The controversial Religious Discrimination Bill was passed in the early hours of this morning after debate raged in the House of Representatives.
Labor agreed to back a series of changes which resulted in a 90-6 victory.
“We support people’s right to practice their faith free from discrimination. But this should not remove protections that already exist to protect against other forms of discrimination,” said Labor Leader Anthony Albanese.
It is a Bill that has undergone several re-writes and a string of alterations as LGBT activists bicker with religious organisations about the power and definition of ‘religious freedom’.
These will not be the last changes either, with Labor planning more when it hits the Senate. This will be especially tricky, as the Liberals do not hold a majority and several of its members are not enthusiastic about the Bill.
This version of the Bill saw Labor’s vilification amendment fail, as it was not supported by the government. Even though Albanese insisted that it aims to protect religious people from being harassed, vilified, or intimidated based upon their faith – the detail of the amendment was too complex and riddled with dangerous unintended consequences to free speech for Morrison to agree to it in its present form.
As Paul Fletcher, the Federal Minister for Communication, pointed out – the amendment risked creating inconsistency between the laws of various levels of government.
Several of Labor’s amendments were also defeated, including the hotly contested ‘statement of belief’ section and their Aged Care protection.
Also failed were Labor’s attempts to stop religious organisations discriminating verbally by expressing opinions such as, ‘a disability is a punishment from God for their or their parent’s sins’, or that, ‘their disability can be healed by prayer or by living [virtuously]’ etc.
An amendment to a clause in the Sex Discrimination Act passed, which means that religious schools will no longer be able to discriminate based upon gender identity or sexuality.
This was made possible by handful of moderate Liberals voting against the Morrison government for the amendment, bringing the final count to (65-59). These were Dave Sharma, Fiona Martin, Katie Allen, Trent Zimmerman, and Bridget Archer.
Trent Zimmerman brought a rainbow flag with him when speaking in the debate. At one point during his speech, he appeared to reference Citipointe Christian College (which has since been sent death threats and vandalised by LGBT activists).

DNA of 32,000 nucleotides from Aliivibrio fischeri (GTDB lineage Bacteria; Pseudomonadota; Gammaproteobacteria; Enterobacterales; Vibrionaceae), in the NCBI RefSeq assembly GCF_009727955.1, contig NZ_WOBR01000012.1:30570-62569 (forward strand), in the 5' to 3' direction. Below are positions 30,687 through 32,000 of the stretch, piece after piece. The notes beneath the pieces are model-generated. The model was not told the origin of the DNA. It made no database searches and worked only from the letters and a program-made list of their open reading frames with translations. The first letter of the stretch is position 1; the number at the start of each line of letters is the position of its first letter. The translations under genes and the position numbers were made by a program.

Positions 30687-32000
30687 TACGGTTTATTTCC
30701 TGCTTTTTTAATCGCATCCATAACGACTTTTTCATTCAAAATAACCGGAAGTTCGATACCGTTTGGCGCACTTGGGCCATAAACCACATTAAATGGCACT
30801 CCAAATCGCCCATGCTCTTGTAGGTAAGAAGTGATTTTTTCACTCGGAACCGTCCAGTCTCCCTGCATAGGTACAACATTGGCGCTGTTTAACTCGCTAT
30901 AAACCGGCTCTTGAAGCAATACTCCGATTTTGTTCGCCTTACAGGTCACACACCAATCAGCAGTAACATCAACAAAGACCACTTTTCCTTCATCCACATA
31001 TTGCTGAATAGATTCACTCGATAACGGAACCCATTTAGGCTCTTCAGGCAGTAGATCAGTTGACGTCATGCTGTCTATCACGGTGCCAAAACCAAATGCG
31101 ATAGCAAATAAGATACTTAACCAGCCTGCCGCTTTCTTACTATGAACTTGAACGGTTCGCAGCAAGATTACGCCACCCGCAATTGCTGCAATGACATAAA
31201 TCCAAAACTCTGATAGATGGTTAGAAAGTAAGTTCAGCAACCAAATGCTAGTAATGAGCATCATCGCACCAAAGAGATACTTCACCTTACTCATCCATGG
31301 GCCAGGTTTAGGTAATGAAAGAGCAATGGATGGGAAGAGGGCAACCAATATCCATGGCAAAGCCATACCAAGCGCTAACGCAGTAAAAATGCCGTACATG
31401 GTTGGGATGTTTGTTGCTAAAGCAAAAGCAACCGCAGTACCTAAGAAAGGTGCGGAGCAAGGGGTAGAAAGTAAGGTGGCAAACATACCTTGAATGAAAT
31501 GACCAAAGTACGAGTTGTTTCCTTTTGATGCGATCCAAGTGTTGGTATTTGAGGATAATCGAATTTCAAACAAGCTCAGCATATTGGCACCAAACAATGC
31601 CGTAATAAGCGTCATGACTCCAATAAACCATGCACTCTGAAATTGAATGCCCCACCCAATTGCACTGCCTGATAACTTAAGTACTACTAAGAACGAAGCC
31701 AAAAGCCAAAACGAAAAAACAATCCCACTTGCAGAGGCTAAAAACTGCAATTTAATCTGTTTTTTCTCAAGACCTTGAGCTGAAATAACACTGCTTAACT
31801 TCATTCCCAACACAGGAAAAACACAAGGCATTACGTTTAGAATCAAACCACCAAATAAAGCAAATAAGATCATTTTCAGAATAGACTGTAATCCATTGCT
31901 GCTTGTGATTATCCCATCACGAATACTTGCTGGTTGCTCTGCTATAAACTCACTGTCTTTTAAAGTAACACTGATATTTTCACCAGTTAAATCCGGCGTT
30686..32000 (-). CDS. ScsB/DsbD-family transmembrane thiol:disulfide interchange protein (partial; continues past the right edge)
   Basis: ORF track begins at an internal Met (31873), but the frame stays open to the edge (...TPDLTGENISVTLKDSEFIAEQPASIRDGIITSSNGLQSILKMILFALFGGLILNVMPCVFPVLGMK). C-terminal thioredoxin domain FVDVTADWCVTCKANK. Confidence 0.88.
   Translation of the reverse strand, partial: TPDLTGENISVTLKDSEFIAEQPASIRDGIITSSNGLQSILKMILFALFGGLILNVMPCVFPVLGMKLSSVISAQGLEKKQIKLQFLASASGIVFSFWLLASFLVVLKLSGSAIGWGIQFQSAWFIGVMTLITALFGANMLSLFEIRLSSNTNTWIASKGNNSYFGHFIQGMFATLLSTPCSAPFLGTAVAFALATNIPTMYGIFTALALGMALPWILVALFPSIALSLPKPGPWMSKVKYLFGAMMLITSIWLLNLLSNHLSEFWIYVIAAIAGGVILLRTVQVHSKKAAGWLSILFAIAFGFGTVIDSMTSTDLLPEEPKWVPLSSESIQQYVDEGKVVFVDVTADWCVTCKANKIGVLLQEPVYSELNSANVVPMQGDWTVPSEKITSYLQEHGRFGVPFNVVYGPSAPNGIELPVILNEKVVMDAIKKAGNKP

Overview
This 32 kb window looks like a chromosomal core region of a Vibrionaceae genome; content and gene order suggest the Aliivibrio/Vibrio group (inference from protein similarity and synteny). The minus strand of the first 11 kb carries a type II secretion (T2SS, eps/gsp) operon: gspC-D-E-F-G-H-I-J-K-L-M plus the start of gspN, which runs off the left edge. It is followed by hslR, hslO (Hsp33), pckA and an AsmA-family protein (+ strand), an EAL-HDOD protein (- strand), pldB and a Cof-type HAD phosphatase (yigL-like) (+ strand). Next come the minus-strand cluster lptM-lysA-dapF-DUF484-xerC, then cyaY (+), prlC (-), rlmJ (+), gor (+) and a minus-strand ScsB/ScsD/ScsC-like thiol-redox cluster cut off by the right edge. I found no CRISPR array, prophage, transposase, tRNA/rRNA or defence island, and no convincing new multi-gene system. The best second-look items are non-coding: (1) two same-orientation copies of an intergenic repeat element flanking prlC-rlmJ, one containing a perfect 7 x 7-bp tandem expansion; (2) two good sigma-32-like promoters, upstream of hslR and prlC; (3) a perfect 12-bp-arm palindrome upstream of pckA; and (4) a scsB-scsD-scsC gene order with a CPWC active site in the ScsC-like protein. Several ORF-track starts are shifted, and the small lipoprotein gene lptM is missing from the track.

“There are still some [schools], and we’ve seen this just in recent weeks, that would purport, in the name of their religion, to discriminate in what I think is quite a heinous way.”
Citipointe Christian College sent a statement of belief to parents re-affirming their Christian view of sexuality, as laid out in the Bible. They have never expelled any of their LGBT students. There is no record of any Australian school doing this. As the Australian Association of Christian Schools Executive Officer, Annette Pereira said in 2018, “Students are more likely to be expelled for bullying a gay student.”
Anthony Albanese had earlier made it clear that for the Religious Discrimination Bill to have any hope of passing, the Sex Discrimination Act amendment would have to be approved.
“No child should be discriminated against. Overwhelmingly, Australians of faith would agree with this too,” said Albanese.
Although the debate out in the real world, away from the Canberra bubble, is less convinced. There is still a lot of conflict between parents who choose to send their children to a single-sex school about whether students of a different biological gender should be allowed to attend.
Did Australia have a problem with religious discrimination to solve in the first place – or has Christian Porter’s Bill set the cat among the pigeons and incited activists against the religious community unnecessarily?
While Parliament debates the headline issue of LGBT children and Christian schools, the more problematic parts of the Bill remain unexamined. There are many, from both sides of the religious fence, that argue that the Religious Discrimination Bill has the potential to become worse than 18C.